Episode1, part 1, a brief, riled-up soliloquy about life in Puerto Rico.

Episode 1, part 2, a close-up look at one of the island’s most personable coffee roasting operations, Café Mayor, plus Rotund’s first roundup of art shows.

Episode 2, part 1, in which we review Pedro Vélez's "Godfuck," study an art sale posing as an exhibition, and get a haircut.

Episode 2, part 2: the haircut continues, there’s a regrettable moment with fruit, and we drop by the fresh San Juan art-o-rama =DESTO for a talk with the founders.

Episode 3, part 1 covers, if not the waterfront, at least that occasional Nuyorican-Borinquen artfest “The (S) Files” at Museo de Arte de Puerto Rico, and visits scenic Caguas to marvel at another new kid on the block, ÁREA.

Episode 3, part 2 takes a wild ride on the Tren Urbano.

Episode 4, part 1 gets the unexpected: some mail. In part 2, we hit the road for points south, with stops at the Frade Museum, El Cuñao, King’s Cream, and Museo de la Historia de Ponce.

Episode 5, part 1 weighs Puerto Rico’s travails against Miami’s prosperity and scratches its head. Why does Fred Snitzer say the things he says?

Episode 5, part 2: more art shows and the artists who make them, including the evergreen Antonio Martorell and a stealthy group called El Polverío.

Episode 6, part 1 and part 2 offer blow-by-blow coverage of Puerto Rico’s first-ever art fair, CIRCA 2006, and the whole world asks, “What’s it all about, Rotund?”

Episode 7 takes the slow train to Hato Rey and Galerías Prindari, where it meets the friendly natives.

Episode 8 knocks on the door of the Berezdivin collection, hoping to get in, and then muses disapprovingly about el Museo de Arte de Puerto Rico.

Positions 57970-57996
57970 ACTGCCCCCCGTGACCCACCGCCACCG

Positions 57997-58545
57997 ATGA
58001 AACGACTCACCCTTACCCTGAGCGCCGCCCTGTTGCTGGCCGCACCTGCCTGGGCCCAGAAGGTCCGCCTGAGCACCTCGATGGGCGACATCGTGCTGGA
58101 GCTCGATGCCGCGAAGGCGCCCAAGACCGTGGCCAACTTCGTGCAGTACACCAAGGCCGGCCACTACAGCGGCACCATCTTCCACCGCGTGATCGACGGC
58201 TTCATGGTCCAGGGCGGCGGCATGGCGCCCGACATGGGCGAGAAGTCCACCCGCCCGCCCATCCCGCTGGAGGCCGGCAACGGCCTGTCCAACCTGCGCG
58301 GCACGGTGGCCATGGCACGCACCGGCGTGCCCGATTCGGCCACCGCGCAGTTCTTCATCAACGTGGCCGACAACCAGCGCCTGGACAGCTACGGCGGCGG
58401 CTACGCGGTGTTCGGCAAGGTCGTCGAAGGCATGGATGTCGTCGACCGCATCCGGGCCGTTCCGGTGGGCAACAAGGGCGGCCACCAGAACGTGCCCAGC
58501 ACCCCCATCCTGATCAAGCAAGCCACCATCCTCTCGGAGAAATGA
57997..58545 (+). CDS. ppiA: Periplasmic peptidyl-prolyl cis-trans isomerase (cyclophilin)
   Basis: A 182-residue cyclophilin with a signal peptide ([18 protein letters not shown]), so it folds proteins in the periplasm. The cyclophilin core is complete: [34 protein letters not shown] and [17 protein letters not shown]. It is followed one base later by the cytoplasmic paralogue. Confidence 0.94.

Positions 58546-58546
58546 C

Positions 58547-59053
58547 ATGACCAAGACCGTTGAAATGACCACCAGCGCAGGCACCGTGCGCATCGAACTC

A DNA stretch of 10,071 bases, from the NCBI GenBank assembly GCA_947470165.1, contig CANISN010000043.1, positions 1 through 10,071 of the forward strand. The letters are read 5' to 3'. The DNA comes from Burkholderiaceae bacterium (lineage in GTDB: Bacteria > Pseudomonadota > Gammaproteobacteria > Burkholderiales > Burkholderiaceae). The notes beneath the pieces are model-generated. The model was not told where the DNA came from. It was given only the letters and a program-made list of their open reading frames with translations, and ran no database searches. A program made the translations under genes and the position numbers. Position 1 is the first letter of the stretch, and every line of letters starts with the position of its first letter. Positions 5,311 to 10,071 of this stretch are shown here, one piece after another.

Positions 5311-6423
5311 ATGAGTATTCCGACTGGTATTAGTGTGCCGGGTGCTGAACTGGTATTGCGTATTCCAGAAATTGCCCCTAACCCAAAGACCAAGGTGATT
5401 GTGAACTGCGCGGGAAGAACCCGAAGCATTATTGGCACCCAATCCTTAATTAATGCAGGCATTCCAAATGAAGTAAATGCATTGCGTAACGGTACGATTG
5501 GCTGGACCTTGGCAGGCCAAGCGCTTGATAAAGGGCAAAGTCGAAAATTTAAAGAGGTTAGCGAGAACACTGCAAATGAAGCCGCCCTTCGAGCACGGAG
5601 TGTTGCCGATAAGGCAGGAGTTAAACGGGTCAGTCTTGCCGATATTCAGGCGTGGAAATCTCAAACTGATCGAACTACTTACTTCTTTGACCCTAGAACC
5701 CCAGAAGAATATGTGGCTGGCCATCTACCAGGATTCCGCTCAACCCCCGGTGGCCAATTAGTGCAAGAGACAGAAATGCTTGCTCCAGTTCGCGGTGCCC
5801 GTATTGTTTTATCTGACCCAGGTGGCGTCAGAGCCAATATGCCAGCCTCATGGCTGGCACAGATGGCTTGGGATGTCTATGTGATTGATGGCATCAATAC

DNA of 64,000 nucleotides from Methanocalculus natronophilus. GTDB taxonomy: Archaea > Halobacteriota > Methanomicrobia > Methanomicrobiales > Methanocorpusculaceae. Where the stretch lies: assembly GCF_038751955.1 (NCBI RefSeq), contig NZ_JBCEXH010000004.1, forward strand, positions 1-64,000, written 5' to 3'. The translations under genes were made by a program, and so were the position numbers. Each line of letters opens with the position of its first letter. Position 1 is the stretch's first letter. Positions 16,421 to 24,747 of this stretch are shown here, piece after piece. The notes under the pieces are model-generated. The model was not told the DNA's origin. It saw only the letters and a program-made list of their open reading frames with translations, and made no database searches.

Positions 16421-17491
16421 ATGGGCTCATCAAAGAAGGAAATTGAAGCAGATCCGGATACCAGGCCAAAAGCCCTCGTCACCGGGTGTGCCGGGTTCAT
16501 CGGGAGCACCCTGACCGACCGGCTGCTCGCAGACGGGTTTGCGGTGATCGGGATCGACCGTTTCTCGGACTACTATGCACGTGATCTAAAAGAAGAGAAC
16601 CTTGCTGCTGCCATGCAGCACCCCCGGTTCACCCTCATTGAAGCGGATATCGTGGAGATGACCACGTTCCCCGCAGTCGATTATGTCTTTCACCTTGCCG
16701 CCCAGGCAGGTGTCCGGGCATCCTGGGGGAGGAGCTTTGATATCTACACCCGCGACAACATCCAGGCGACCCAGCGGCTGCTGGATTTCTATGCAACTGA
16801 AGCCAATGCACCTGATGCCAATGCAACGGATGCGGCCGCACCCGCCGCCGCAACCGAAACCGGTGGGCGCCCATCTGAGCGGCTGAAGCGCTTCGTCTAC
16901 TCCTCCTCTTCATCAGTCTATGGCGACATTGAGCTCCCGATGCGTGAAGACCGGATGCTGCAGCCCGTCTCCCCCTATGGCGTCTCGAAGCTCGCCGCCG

Episode 9, part 1 wallows in the paradoxes of summer in Puerto Rico, including a curious exhibition at la Escuela de Artes Plásticas, while part 2 looks at the work of painter-writer Javier Martínez.

Episode 10: the excellent exhibition space tagRom has a birthday and the laggardly Rotund crew tries to catch up on San Juan art doings, while Tiny Type travels southward to watch Rafael Trelles do his thing at el Museo de Arte de Ponce.

Episode 11: “Two Cards from the Bottom of the Deck?” This could only mean Pedro Vélez.

Episode 12 invites all and sundry to get down with La Muestra Nacional de Arte. Plus, =Desto hits its stride and doesn’t look back.

Not to be missed, of course: Booty Bundt, the cake that says it all, and BUY THIS NOW! an exclusive offer to be a part of this toney enterprize.


The following links suggest possibilities for the future of art in Puerto Rico and the conversations that might ensue. Here you will find, in no particular order, cyber- connections to the Miami art world, a rather haphazard look at the island scene, and some art magazines with international scope.

The Next Few Hours
Critical Miami
Miami Art Central
Locust Projects
Centro Cultural Español
Edge Zones
Brook Dorsch Gallery
Kevin Bruk Gallery
Bernice Steinbaum Gallery
Fredric Snitzer Gallery
Ambrosino Gallery
Leonard Tachmes Gallery
Miami Art Exchange
Worm-Hole Laboratory
Museo de la Historia de Ponce
Museo Pío López Martínez
(The Frade Museum)
Museo de Arte de Ponce
Museo de Arte de Puerto Rico
Museo de Arte Contemporaneo
Museo de la UPR
Los Balcones de San Juan
La Casa del Arte
Programa de Artes Plástics del ICP
CIRCA Puerto Rico
Art Nexus Magazine
Tom Moody's Weblog

Rotund World covers Miami, la Isla, and the world.

The magazine is designed and written by Joel Weinstein, in collaboration with unnamed others. The commentary, inspired by real events, is of a satirical nature and is not to be believed.

Photos, unless otherwise credited, are by none other than J Weinstein.

Contact Rotund World at this address.

La Muestra, If Ever There Was One

Now that our official duties are over, it’s time to get down and get funky with that Puerto Rican show of shows, that island art-o-rama, that object of our affection, La Muestra Nacional de Arte. We’d love to give you the full fifty-cent tour, but owing to the fact that there are works by one hundred twenty-seven artists crammed into La Muestra’s four multi-room salons, it probably behooves us to put a lid on it for once and let the exhibition do the talking.